In terms of the music making process, are there certain roles you each fill or do you split everything 50/50?
It’s pretty much 50/50. When we’re making our own music, Shingi focuses more on making the beats and then I’ll (Muche) focus on making the melodies and the words. But we both try and give input into both those areas. Where one lacks, the other makes up for.
How did the process work when partnering with Tayla?
It was different because we had two other writers and also another producer, so it was pretty much just us picking our moments. If I heard a beat or something that was really jumping out, I’d jot that idea down, go straight to Shingi, and be like “do you feel that?” He’d then be like “yeah that’s tight, why don’t we go to this place or do this.” Then the writers would come in and just tweak things a little bit and help pull everything together.
But before we even made anything, Tayla just sat us down and introduced us to everyone who’d be working with us for the week and she asked what we’d been up to and going through in the year since she’d seen us last. So, we just told her everything that we’d been going through and told stories and stuff like that. And that’s where we based the whole concept of what the eleven7four album would be.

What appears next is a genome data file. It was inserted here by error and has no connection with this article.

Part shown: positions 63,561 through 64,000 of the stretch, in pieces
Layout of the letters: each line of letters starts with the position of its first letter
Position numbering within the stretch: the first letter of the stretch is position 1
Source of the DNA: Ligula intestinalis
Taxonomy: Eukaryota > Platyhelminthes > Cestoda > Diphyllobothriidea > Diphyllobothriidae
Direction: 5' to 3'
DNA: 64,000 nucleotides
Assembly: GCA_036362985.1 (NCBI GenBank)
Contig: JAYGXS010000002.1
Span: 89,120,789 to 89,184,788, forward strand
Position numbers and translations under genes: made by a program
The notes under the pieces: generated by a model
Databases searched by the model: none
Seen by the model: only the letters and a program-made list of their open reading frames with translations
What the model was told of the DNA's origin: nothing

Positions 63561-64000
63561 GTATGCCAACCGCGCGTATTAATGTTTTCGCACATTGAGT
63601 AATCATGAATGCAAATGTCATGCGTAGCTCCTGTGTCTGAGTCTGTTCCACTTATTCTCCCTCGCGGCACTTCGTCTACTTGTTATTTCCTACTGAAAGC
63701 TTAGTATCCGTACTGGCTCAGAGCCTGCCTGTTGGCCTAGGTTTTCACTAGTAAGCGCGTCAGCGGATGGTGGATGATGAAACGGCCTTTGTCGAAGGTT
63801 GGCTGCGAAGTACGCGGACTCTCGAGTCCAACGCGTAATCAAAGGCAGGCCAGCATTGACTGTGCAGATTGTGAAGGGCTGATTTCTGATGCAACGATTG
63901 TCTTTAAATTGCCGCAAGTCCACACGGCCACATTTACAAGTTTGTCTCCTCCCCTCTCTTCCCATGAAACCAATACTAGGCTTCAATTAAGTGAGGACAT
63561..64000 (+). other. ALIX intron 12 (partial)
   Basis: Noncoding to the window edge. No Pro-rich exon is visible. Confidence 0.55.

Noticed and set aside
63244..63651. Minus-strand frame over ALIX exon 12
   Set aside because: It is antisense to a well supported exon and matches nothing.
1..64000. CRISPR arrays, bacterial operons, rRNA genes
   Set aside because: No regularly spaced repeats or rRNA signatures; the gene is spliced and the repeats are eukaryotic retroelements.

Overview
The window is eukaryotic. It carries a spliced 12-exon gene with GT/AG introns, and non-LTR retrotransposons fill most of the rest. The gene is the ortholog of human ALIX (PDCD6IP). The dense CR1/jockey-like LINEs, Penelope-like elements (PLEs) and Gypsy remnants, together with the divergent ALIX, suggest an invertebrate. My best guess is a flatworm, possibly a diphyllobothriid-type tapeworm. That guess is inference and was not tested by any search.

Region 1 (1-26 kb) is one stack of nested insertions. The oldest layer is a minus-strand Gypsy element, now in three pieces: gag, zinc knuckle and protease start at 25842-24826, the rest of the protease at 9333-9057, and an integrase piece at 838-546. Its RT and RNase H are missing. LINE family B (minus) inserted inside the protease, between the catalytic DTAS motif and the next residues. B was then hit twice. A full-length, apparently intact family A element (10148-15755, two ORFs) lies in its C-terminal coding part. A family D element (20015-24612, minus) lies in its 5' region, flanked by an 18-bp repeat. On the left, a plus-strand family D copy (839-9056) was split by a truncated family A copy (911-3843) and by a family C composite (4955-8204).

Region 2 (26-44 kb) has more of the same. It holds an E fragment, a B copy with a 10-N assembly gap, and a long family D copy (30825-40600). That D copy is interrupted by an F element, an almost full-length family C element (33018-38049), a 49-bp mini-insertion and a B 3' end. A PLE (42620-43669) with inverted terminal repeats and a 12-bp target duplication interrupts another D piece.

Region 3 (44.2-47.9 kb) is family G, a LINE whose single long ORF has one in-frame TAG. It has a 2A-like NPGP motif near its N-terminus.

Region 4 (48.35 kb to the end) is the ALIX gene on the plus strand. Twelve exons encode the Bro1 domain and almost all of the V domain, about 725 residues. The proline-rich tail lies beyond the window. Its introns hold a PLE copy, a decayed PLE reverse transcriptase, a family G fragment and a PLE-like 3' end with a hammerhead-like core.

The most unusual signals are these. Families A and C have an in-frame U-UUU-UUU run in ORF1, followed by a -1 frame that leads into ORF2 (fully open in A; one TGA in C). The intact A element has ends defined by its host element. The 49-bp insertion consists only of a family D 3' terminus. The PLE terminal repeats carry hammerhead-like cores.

Can you talk a bit about the upcoming album and what we can expect? Any spoilers?
It really sounds like we’re leaving the country for the first time. It feels like one big adventure, one big night out. It sounds like all the things you can go through from the start of the night bumping into random strangers, seeing your ex, then the comedown when you’re driving home in the taxi when the night’s over. It’s a palette of all the different flavours you can taste on a night out.
What’s next for you guys? What have you got planned for the rest of the year?
We have our album ready so 2020 is just album mode. Everything’s just getting wrapped up now. We’re trying to focus a lot on socials, and we’ve got another music video we’ll be rolling out at the end of the year. We’re just going to keep pushing music out. Our whole album is ready to go, and we know it’s going to do well because we love it and Tayla loves it. So, we’re just going to keep believing in it. Even in the situation we’re all in, the music is still good so we’re just going to put it out and hope for the best.